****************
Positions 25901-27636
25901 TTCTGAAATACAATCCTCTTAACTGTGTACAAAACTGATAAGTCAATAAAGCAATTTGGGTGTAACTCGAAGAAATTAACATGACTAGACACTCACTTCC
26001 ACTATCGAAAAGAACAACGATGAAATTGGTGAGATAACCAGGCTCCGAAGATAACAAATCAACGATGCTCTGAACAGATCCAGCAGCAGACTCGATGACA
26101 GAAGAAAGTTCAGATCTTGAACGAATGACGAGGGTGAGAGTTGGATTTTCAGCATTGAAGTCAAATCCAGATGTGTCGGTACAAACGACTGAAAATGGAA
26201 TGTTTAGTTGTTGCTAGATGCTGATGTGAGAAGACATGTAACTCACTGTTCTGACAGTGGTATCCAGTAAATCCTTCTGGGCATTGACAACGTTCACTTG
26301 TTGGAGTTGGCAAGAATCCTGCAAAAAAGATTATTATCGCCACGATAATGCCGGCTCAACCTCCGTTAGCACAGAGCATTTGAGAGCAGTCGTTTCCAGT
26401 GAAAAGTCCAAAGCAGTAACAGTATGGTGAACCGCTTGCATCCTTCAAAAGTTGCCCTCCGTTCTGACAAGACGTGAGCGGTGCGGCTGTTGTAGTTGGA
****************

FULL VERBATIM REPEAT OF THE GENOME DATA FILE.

Positions 25901-27636
25901 TTCTGAAATACAATCCTCTTAACTGTGTACAAAACTGATAAGTCAATAAAGCAATTTGGGTGTAACTCGAAGAAATTAACATGACTAGACACTCACTTCC
26001 ACTATCGAAAAGAACAACGATGAAATTGGTGAGATAACCAGGCTCCGAAGATAACAAATCAACGATGCTCTGAACAGATCCAGCAGCAGACTCGATGACA
26101 GAAGAAAGTTCAGATCTTGAACGAATGACGAGGGTGAGAGTTGGATTTTCAGCATTGAAGTCAAATCCAGATGTGTCGGTACAAACGACTGAAAATGGAA
26201 TGTTTAGTTGTTGCTAGATGCTGATGTGAGAAGACATGTAACTCACTGTTCTGACAGTGGTATCCAGTAAATCCTTCTGGGCATTGACAACGTTCACTTG
26301 TTGGAGTTGGCAAGAATCCTGCAAAAAAGATTATTATCGCCACGATAATGCCGGCTCAACCTCCGTTAGCACAGAGCATTTGAGAGCAGTCGTTTCCAGT
26401 GAAAAGTCCAAAGCAGTAACAGTATGGTGAACCGCTTGCATCCTTCAAAAGTTGCCCTCCGTTCTGACAAGACGTGAGCGGTGCGGCTGTTGTAGTTGGA